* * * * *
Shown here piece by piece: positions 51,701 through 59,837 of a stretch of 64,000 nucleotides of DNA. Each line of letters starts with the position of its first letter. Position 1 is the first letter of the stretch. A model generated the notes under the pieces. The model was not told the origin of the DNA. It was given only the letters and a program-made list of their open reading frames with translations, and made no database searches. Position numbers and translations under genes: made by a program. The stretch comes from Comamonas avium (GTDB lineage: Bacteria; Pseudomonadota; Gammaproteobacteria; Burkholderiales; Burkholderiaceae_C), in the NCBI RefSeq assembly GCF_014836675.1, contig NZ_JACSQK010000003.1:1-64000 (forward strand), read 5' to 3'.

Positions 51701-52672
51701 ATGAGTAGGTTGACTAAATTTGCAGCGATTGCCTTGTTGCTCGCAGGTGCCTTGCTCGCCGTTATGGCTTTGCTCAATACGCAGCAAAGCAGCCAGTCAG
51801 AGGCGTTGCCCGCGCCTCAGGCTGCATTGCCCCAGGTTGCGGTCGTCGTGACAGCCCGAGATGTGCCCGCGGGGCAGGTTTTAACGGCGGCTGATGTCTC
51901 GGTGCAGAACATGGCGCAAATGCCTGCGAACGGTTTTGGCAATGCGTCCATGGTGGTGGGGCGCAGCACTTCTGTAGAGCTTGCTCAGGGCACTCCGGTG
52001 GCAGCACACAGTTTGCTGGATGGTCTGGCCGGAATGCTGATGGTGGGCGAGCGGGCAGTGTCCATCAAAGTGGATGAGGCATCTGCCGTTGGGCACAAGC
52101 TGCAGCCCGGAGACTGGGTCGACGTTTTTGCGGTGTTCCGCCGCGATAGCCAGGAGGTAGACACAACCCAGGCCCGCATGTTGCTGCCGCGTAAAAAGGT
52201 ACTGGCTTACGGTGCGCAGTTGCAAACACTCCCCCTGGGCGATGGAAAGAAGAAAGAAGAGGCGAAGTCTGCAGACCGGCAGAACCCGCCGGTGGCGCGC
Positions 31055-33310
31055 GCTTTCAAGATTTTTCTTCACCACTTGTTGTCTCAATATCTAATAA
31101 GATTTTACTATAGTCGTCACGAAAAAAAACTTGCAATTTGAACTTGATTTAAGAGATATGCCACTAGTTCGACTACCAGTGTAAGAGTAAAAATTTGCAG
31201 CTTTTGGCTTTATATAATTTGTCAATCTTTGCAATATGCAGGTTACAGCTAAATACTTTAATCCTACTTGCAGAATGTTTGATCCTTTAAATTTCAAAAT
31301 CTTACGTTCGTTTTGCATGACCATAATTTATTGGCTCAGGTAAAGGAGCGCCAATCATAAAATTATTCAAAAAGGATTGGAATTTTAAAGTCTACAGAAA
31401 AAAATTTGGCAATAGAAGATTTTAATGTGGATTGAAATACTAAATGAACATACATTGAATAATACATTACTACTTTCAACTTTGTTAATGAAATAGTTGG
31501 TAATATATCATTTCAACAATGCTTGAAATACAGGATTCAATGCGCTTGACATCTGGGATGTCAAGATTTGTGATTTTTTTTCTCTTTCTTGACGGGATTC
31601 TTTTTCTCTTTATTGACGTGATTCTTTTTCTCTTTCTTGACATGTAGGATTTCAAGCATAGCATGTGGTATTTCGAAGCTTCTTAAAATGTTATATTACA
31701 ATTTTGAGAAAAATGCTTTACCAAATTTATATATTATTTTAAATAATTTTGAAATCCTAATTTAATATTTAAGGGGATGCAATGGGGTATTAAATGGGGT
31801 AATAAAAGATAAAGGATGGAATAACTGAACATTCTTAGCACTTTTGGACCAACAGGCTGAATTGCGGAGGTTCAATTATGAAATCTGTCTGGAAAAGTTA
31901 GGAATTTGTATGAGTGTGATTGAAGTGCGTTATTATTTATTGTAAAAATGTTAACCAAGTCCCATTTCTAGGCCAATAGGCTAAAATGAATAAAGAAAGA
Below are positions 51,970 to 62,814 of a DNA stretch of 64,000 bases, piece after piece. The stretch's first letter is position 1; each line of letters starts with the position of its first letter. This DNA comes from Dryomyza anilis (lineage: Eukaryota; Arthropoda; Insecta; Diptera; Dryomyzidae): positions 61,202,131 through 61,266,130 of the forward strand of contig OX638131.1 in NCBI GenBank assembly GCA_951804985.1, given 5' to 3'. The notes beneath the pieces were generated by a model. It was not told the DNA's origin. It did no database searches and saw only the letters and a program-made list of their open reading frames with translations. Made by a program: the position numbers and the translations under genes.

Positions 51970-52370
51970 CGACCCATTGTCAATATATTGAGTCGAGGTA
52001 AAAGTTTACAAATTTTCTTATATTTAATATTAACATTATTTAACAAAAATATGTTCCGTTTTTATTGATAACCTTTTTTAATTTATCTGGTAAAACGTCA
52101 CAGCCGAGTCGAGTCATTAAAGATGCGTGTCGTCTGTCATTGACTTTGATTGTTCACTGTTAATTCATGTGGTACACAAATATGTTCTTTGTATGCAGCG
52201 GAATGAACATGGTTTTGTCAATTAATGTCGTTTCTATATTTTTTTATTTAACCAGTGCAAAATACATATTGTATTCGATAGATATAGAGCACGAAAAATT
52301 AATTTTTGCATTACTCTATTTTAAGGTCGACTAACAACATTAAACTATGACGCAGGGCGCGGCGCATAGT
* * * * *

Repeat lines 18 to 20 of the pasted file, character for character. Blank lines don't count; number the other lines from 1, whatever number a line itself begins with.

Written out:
31801 AATAAAAGATAAAGGATGGAATAACTGAACATTCTTAGCACTTTTGGACCAACAGGCTGAATTGCGGAGGTTCAATTATGAAATCTGTCTGGAAAAGTTA
31901 GGAATTTGTATGAGTGTGATTGAAGTGCGTTATTATTTATTGTAAAAATGTTAACCAAGTCCCATTTCTAGGCCAATAGGCTAAAATGAATAAAGAAAGA
Below are positions 51,970 to 62,814 of a DNA stretch of 64,000 bases, piece after piece. The stretch's first letter is position 1; each line of letters starts with the position of its first letter. This DNA comes from Dryomyza anilis (lineage: Eukaryota; Arthropoda; Insecta; Diptera; Dryomyzidae): positions 61,202,131 through 61,266,130 of the forward strand of contig OX638131.1 in NCBI GenBank assembly GCA_951804985.1, given 5' to 3'. The notes beneath the pieces were generated by a model. It was not told the DNA's origin. It did no database searches and saw only the letters and a program-made list of their open reading frames with translations. Made by a program: the position numbers and the translations under genes.